1. Danny Moules replied on | Reply

    Sounds interesting. I’d been considering a very similar idea, inspired by Stack Overflow and ‘trophies’ on video game consoles that would let you aggregate various ‘badge’ sources.

    Would love to be involved in this project if it gains traction.

  2. dria replied on | Reply

    I’m working on a community directory/identity server project that could fit really well into this system, at very least covering the “profiles” part if not also the data vault/badge backpack. I’m still hammering out a rudimentary spec (getting feedback on an initial draft now) so nothing has been posted on the wiki at this point, but hopefully I’ll be able to do that soon.

  3. Janet Swisher replied on | Reply

    A related issue is that badges from different sites are usually incommensurable, and it’s hard for someone who’s not a member of a given community to know what its badges mean. To address that, the Community Equity project (http://kenai.com/projects/community-equity) provides a framework that sites can use for their reputation system that is objective and equivalent across all CEQ sites. Here’s a slideshow about it: http://www.slideshare.net/peterreiser/community-equity-open-source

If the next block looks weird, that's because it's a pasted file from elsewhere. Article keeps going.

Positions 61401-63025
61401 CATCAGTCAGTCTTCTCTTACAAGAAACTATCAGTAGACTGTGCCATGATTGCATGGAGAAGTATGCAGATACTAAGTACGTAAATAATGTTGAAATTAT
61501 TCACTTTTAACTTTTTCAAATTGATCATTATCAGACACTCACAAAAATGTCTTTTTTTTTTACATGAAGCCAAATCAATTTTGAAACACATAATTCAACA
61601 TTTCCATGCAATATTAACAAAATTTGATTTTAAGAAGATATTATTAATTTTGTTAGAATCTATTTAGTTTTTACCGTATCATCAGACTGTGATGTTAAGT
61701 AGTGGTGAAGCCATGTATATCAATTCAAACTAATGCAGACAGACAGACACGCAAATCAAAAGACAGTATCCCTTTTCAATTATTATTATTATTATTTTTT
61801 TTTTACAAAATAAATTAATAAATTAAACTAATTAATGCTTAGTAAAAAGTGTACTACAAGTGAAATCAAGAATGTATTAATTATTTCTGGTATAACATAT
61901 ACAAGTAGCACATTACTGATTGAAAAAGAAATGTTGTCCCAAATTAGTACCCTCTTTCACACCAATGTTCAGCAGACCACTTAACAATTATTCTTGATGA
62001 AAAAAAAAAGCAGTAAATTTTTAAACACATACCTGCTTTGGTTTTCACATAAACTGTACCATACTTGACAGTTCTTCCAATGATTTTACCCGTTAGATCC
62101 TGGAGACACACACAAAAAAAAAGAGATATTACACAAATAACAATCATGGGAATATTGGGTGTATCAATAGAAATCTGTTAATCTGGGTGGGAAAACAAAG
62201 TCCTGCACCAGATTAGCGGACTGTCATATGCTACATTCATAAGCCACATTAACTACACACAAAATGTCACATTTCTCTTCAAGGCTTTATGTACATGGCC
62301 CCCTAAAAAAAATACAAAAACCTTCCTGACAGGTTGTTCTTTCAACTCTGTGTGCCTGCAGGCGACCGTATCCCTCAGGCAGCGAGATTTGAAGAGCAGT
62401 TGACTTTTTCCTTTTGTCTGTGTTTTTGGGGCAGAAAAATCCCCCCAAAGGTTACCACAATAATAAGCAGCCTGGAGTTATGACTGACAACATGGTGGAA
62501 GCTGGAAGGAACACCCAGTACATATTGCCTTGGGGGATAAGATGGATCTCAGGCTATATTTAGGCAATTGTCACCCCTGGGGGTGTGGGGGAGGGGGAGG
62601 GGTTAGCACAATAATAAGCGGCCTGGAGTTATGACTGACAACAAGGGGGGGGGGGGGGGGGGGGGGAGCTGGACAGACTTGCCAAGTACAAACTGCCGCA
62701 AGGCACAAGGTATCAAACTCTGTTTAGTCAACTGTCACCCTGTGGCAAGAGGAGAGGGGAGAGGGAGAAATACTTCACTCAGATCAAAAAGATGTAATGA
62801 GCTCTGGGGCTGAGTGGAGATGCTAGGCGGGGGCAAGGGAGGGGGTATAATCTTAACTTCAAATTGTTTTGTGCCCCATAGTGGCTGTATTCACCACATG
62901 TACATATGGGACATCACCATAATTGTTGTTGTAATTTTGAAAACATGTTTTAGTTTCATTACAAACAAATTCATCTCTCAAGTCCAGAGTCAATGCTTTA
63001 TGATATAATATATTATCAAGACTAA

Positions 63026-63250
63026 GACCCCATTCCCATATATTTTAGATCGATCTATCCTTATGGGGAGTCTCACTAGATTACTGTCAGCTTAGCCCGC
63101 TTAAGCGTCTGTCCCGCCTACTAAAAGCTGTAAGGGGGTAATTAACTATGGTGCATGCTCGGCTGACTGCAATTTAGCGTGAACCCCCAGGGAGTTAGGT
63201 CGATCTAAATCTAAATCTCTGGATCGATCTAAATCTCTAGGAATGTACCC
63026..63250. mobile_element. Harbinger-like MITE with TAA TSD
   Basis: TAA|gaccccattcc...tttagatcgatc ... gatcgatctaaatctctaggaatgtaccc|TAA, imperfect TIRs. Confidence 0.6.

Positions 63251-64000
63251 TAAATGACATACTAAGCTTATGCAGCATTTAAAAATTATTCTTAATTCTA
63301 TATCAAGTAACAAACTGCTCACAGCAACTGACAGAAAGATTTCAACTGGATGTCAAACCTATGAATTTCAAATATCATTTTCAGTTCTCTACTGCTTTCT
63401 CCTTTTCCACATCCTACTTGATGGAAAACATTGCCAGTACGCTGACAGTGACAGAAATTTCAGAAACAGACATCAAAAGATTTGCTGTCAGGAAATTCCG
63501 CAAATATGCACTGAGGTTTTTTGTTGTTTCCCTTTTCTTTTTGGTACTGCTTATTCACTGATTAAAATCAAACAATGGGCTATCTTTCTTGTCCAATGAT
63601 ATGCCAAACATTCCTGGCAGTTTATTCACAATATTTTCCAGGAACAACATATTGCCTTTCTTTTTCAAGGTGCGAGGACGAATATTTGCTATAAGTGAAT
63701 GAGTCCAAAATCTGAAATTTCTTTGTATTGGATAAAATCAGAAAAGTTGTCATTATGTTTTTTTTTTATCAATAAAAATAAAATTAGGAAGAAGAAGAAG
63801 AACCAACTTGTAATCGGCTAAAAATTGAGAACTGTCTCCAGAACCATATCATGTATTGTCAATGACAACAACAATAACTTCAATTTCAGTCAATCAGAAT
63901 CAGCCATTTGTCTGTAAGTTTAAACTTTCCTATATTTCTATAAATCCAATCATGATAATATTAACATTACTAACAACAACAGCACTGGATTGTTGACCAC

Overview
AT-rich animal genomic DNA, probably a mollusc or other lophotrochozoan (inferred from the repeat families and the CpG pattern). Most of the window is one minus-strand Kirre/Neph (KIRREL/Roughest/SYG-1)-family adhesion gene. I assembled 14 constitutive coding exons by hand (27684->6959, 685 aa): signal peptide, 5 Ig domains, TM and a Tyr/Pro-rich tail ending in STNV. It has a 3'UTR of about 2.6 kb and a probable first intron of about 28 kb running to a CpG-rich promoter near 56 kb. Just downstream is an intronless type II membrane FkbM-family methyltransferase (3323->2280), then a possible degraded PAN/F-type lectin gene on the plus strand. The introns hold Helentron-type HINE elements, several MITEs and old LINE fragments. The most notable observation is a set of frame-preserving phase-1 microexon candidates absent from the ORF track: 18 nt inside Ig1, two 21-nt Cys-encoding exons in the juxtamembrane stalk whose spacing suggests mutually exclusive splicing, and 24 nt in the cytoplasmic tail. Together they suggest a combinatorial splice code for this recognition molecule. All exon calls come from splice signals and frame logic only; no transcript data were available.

4. sj replied on | Reply

    Nice sketches. Don’t forget the barnstar type of badge, which are given to contributors by others after the fact, rather than strived for and achieved by the contributor.

  5. Good Worker replied on | Reply

    Interesting idea, would be really useful if this system can be integrated to be used with the current websites. E.g. you can collect badges from educational websites, gaming websites, sports clubs etc.

  6. Glen Moriarty replied on | Reply

    Great post! I just learned about this initiative on the OCW Consortium blog: http://ocwconsortium.org/community/blog/2010/09/13/can-the-open-web-provide-the-future-of-assessment/. We at http://www.nixty.com are working on a similar type process w/ePortfolios. I’d love to connect and learn more about the system you described above.

  7. Jones replied on | Reply

    This is a very interesting article, badges as a concept have a very strong association with the concept of achieving something or belonging to something. It’s something you’re proud of, that you can wear on your digital “chest”.

    There’s also a pretty interesting new website I’ve run across that focuses on Badges, and applying them to ones, interests experiences and uses them as social currently. Looks like early stages but something to take a look into nonetheless. It’s at http://playbadger.com

    – Jones

  8. peterfzoll replied on | Reply

    Is there a Backpack API yet? I have bolted together an app named
    BEISA (a type of oryx antelope) that handles two aspects of badges from a teacher’s point of view: what badges he or she has (from which a parent or child might form an impression of how much the teacher knows) AND how well the teacher has done with teaching individual students on particular badges. For example, suppose the teacher has badges for WWII submarine actions near Alaska as well as naval surface engagements like the Battle of the Commander Islands. But if the State of Alaska focuses on the land battles at Attu and Kiska in the standardized high school tests, students signing up with this teacher may be in for a tough time.